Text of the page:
As the snow melts, Utah calls |

As the snow melts, Utah calls

— The snow at Howelsen Hill has begun to turn to mush and the snowboarders can almost visualize the mountain bike trails on a lingering June evening. In the meantime, others have pointed their wheels southwest to Grand Junction, southeast Utah and the Four Corners region beyond.

The National Weather Service was forecasting that both Grand Junction and Fruita, jumping off point for the Kokopelli Trail, would crest 67 degrees on Sunday. Moab, Utah, was predicted to reach 70 degrees, signaling a perfect March afternoon for mountain biking or short hikes in Arches and Canyonlands national parks.

Lesser known Hanksville, Utah, south of Green River was supposed to warm up to 65 degrees on Saturday.

Moab has a strong pull for mountain bikers, but the once-sleepy mining town has become overrun. Best to keep driving south on Utah 191 past Canyonlands and the town of Blanding. There is a secret place off Utah 261 called Grand Gulch Primitive Area, which is managed by the BLM. The canyons are packed with relatively untrammeled Anasazi ruins. April is one of the few times when backpackers can count on water flowing down a tributary of the San Juan River.

The area has been reserved for non-vehicle use.

Visitors must have a backcountry permit to hike in Grand Gulch or any of the other nearby Cedar Mesa canyons (Fish, Owl, Slickhorn, Road, Lime, Mule, McCloyd). Advance reservations are available for overnight use and can be obtained for spring (Mar. 1-June 15) and fall (Sept. 2- Oct. 31). From June 16 to Aug. 31 no advance reservations are available. For advanced reservations and permits call the Monticello Field Office at (435) 587-1532

Day hikers do not need reservations and can register and pay their fee at the ranger station or the in the fee tube at the appropriate trailhead before entering the canyon.

There is an $8 per person fee for overnight use of all of the Cedar Mesa canyons (including Grand Gulch and Fish and Owl). A one-day Day Use permit is $2 per person. A seven-day pass for day hiking is available for $5 per person.

Explorers who venture west of the I-70 turnoff to Moab will find a vast part of Utah’s canyon country that doesn’t see as many people as the area around Arches, the Slickrock Trail and Canyonlands.

Driving south from Interstate 70 from Green River, Goblin Valley State Park is a worth a side trip, but the campground is a bit desolate. If the goal is to get lost in a vast wilderness, the many dirt roads of the San Rafael Swell will accommodate people who are well prepared and packing ample water.

Northwest Colorado residents know Hanksville as that little junction town on the way to Bullfrog Marina. Stop in the Texaco for a Red Bull. Veer left and you’re on your way to Lake Powell. Veer right up the Fremont River Valley and it’s on to the vast Waterpocket Fold and the spectacular rock formations of often-overlooked Capitol Reef National Park.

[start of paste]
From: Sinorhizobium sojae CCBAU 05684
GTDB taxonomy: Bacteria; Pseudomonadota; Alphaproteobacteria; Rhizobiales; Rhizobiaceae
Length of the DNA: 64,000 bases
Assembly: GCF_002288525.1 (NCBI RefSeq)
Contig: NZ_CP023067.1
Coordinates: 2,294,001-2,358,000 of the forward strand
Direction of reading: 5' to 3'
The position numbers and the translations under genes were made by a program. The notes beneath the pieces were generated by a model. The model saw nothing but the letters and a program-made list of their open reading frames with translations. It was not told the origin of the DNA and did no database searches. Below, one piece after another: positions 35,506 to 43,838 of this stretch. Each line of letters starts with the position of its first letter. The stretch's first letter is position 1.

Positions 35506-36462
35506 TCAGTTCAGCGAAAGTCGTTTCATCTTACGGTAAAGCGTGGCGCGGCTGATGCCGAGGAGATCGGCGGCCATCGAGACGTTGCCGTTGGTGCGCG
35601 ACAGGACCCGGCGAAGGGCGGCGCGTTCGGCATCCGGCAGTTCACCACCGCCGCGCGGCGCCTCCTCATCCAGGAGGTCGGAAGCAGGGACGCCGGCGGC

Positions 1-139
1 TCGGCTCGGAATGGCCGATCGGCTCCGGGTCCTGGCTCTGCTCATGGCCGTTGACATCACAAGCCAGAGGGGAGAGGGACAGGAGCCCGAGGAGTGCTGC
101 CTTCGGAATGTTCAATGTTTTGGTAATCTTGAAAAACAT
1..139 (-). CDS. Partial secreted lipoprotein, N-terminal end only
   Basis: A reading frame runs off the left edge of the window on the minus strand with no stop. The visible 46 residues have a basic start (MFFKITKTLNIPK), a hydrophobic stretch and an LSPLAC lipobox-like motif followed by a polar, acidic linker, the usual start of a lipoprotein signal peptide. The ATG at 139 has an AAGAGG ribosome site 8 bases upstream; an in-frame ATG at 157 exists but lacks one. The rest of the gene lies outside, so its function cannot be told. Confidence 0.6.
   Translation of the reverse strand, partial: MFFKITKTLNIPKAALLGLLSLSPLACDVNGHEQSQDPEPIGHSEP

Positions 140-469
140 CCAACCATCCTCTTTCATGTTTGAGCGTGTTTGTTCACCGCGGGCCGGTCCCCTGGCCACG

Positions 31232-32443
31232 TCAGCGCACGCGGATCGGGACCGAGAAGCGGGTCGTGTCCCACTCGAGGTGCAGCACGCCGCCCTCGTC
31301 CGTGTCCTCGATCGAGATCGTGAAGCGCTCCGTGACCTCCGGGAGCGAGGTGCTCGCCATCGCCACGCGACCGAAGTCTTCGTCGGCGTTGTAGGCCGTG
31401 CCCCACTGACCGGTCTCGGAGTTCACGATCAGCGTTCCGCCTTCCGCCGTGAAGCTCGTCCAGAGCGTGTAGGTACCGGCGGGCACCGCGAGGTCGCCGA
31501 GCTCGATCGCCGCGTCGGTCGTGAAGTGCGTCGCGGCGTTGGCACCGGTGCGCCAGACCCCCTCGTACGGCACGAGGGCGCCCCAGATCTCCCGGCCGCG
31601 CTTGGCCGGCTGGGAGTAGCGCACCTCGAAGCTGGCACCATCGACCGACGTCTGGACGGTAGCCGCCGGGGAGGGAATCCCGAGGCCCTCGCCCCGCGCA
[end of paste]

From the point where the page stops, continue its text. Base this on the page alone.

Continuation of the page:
Capitol Reef’s Fruita Campground is one of the most beautiful in the national parks system, with a herd of deer grazing in historic apple and cherry orchards established by pioneer families. Average daily highs in April are 63 degrees, but there’s still a realistic chance of a spring snowstorm, and overnight lows descend below 40 degrees. Spring is the best time for long distance hikes in the park, because daily highs in June and July bump up to 86 and 91 degrees.

The 80 campsites may not be reserved, so visitors have to take their chances and hope for a site on a first-come, first-served basis.

Visitors to Capitol Reef seeking creature comforts will find them on the west side of the park in the town of Torrey. Avoid the obvious chain motels and seek out the Capitol Reef Inn and Cafe. The dining room has earned a regional reputation.

Beyond Torrey is the funky mountain town of Boulder, Hell’s Backbone and the even funkier town of Escalante, on the edge of the Escalante Grand Staircase National Monument

But the real attraction in the region is the spectacular rock formations and twisting canyons.

It’s still ski season, but Utah is calling.

Support Local Journalism

Support Local Journalism

Readers around Steamboat and Routt County make the Steamboat Pilot & Today’s work possible. Your financial contribution supports our efforts to deliver quality, locally relevant journalism.

Now more than ever, your support is critical to help us keep our community informed about the evolving coronavirus pandemic and the impact it is having locally. Every contribution, however large or small, will make a difference.

Each donation will be used exclusively for the development and creation of increased news coverage.


Start a dialogue, stay on topic and be civil.
If you don't follow the rules, your comment may be deleted.

User Legend: iconModerator iconTrusted User